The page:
Saturday, February 05, 2022

Up On The Back Side Of The Clock

 Sleep patterns can be strange, or at least different from individual to individual. I've never had a "normal" sleep need or pattern. A few hours at whatever time I feel the need works while MsBubba is more traditional. I can sleep in a LazyBoy thru strobe lights flashing and a CJ610 doing power check run-ups with no problem. Opening the door with a "nightlight" on in the hallway will wake MsBubba enough that she can't go back to sleep. 

Enough of the set up, I'm up looking at "political sites" at 0300 and being the weekend not much was new or posted so I stumbled over to You Tube and woodworking. The first thing up was "Four Things You Get Wrong" when building a work bench or something like that. Here is a link: Workbench

He has some good advice, not quite correct on a few things but overall a good video. It reminds me that I should build an English bench as well as a Scandinavian bench.



  1. One doesn't need wrenches to knock down a Moravian workbench.
    On my Paul Sellers workbench, there are 4 carriage bolts and 4 wooden screws but they don't participate to the stability or anti racking; the carriage bolts are tightened just enough to prevent the nuts to unscrew. There are wooden wedges to tighten the aprons to the leg frames. For the wedges to be able to work correctly, in fact, the holes for the carriage bolts should be slightly oversized.

    It is my opinion that keeping things together and ensuring a correct geometry are two different functions that one try too often to combine.

    When one looks at Paul Sellers working, one will conclude that, most of the time, his workbench is a vise support, the same way a battleship would be a gun platform.

  2. a look at this video from about 1'20":
    to see what I mean.

    1. Sylvain,

      "One doesn't need wrenches to knock down a Moravian workbench" and that is the truth :-).

      While he did a good job of pointing out four of the major mistakes new and even experienced builders make. Where I disagree was his second point of not enough "work holding". My experience or observation is most builders build in too much or the wrong kind of "work holding". KISS applies, I shake my head every time I see a bench with a vise on all four corners and usually each vise is a different kind.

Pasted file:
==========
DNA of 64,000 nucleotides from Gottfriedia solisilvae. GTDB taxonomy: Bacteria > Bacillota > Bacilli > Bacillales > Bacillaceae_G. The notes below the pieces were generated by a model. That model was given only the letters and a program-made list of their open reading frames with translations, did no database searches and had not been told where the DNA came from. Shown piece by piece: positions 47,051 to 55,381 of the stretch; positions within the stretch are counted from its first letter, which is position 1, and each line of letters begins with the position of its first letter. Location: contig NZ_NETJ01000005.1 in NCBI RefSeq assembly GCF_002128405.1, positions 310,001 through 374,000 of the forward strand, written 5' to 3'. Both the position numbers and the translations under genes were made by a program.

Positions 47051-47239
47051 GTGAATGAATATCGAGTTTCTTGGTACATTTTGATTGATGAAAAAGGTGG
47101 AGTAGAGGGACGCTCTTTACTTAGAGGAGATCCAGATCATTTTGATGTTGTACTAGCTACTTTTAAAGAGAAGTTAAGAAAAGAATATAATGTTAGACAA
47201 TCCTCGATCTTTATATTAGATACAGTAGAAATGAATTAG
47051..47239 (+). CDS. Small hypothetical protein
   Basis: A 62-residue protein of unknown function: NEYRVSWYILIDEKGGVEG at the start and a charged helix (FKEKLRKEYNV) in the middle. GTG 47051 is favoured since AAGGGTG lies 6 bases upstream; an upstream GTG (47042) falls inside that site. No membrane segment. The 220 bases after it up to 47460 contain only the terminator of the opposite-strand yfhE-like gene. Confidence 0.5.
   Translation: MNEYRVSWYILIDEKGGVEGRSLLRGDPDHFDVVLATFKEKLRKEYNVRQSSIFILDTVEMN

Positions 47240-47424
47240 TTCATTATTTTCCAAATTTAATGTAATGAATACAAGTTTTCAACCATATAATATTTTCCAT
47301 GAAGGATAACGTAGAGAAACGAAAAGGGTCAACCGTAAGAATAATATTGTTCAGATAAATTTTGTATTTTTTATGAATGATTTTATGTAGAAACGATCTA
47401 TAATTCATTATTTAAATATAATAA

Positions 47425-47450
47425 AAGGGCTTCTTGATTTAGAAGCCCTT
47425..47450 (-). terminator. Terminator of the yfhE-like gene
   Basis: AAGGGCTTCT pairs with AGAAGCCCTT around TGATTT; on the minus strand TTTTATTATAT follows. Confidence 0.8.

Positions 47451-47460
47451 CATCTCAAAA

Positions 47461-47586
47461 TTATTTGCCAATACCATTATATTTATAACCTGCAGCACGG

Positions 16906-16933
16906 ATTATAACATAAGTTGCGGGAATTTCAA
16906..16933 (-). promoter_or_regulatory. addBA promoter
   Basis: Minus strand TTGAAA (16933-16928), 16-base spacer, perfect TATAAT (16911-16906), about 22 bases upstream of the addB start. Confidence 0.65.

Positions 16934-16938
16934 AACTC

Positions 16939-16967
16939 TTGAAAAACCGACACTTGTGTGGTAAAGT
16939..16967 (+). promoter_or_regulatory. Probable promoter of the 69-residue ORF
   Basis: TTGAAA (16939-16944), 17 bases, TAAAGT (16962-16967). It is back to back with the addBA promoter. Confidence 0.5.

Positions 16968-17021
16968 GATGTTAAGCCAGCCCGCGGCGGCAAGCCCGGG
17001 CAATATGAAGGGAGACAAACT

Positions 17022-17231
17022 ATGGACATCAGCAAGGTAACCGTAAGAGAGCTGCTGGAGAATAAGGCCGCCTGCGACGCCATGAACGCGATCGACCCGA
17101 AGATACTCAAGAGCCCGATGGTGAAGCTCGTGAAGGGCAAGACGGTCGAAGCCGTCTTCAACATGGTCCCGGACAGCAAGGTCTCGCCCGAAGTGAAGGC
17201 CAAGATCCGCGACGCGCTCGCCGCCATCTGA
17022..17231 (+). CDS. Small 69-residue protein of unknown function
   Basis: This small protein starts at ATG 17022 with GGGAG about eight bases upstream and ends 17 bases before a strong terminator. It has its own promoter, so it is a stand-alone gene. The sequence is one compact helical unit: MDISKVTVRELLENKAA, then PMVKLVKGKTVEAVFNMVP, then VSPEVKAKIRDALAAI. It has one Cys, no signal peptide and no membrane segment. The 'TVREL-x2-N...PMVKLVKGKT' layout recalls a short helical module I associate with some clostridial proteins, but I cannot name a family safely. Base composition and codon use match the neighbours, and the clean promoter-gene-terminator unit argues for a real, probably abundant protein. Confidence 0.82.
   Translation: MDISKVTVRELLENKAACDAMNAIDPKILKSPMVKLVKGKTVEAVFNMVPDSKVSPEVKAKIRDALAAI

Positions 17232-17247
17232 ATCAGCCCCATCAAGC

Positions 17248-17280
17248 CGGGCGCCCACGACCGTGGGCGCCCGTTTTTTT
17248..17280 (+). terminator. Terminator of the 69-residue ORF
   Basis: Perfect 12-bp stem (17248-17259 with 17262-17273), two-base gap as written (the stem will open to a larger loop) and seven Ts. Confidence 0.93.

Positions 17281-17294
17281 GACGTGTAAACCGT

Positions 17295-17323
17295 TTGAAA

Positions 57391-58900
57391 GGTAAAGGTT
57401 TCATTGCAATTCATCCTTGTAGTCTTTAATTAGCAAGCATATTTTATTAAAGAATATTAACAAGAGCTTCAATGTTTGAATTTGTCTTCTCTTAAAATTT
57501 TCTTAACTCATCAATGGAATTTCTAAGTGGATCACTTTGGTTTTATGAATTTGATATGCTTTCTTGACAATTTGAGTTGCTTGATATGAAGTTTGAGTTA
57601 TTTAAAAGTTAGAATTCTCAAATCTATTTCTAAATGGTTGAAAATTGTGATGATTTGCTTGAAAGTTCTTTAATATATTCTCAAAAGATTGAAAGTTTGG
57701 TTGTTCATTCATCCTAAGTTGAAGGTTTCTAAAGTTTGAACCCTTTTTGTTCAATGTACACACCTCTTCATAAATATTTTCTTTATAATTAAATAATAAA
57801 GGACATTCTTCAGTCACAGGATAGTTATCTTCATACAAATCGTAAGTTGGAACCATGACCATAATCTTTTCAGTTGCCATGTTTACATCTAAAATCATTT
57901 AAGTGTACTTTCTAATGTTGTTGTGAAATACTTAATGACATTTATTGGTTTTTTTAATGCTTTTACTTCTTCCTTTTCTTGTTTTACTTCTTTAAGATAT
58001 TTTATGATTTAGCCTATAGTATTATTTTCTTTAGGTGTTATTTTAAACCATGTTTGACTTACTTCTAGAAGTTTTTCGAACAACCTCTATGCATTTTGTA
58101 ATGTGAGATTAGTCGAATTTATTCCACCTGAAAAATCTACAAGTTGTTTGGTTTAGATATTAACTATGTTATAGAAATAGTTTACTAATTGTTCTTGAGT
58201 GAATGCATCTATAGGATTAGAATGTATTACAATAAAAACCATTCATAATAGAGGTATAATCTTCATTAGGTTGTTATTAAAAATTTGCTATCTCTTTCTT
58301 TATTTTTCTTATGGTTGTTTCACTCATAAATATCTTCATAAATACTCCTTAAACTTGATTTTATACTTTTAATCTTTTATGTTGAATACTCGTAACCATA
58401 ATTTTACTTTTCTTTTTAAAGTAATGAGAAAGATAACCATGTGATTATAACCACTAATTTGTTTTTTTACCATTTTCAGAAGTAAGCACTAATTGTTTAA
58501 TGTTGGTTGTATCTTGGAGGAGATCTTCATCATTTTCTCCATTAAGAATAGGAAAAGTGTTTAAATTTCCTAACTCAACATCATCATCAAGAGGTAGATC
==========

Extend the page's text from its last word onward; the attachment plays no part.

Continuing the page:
Sellers is good at KISS.


  3. Size matters a lot.
    When I build my last bench, it kind of started after reading Chris book on benches.
    So it had to pass the four tests.
    My biggest limitations were what I had on hand. As in most of my projects in order to justify my wood hoarding tendencies :-)
    I had a slab of bowling alley maple 1-7/8 inch thick, but with a good cupping to it. It ended up a bit over 1-1/2 inches thick, flatten.
    That piece dictated my bench size, so after some ripping and gluing, I ended up with a top 22 inches wide X 4 feet.
    The piece I ripped was glued up front to thicken the front, it really stiffen things up.
    For work holding, I had an antique leg vise up front, which I rehabbed and a copy of Record 7 in QR vise at the end (rarely used it) with a row of 3/4 holes for bench dogs and a few strategically placed holes for blacksmith`s made hold fasts.

    The base structure is left over pieces of 4X4 posts and laminated 2X6 pieces, front lower horizontal piece is maple, remainders pine construction stuff.
    Joinery is mostly half lap connections, glued and screwed by two lag bolts.

    Bench is very stiff and stay put, after putting rubber pieces under it, works fine, except...
    You will think that it is easier to keep a small bench top cleared? Nope.
    and although it is great at what it is, a joinery bench, I long lusted after a bigger bench. Realistically nothing longer than 6 ft and it would be nice to take it apart to move it in/out the shop.
    For all these reasons, Moravian sounds like a winner.
    In addition, I want to experiment with small portable designs for my son`s apartment lifestyle. That preclude a big heavy bench. Got some idea around the use of my saw bench tricked out.

    All that to say, that I need to make some room in my shop for another bench and a shave horse and... now you know why I like my tools on the wall :-)

    Bob, taking another break from breaking that %$"* freezing rain cement we got dumped with. Room clearing in progress in the shop.

  4. Bob,

    There are many advantages to a Moravian in addition to being easy and quick to put together and take apart. If you build with the leg vise instead of a metal QR the vise is easy to remove and store. Once the leg vise is removed the bench can be used as any number of tables or benches. I do it all the time when I need a serving table in the back garden. If you take care and build to be pretty it can also make a nice side table for your son's apartment when the vise is removed and stored.

    When you get ready to build a shave horse, I can help. after two prototypes I've got most of the pitfalls figured out (famous last words :-)).


  5. I didn't really measure it but, when knocked down and put vertically against a wall, it occupies something like 3 square feet floor space.
    A quick release vise on it would defeat the portability due to its weight.

    1. Sylvain,

      I'm not sure it needs even 3 square feet. I'll post a photo of one of my benches stored with a yard stick next to it later, if I remember and do not get distracted. The distraction is easy when you suffer Old Timers.

      Bottom line, a Moravian bench checks all the boxes of what a modern bench needs to do. I do not know of another bench design that does. With almost every other type there are one or more "yes buts".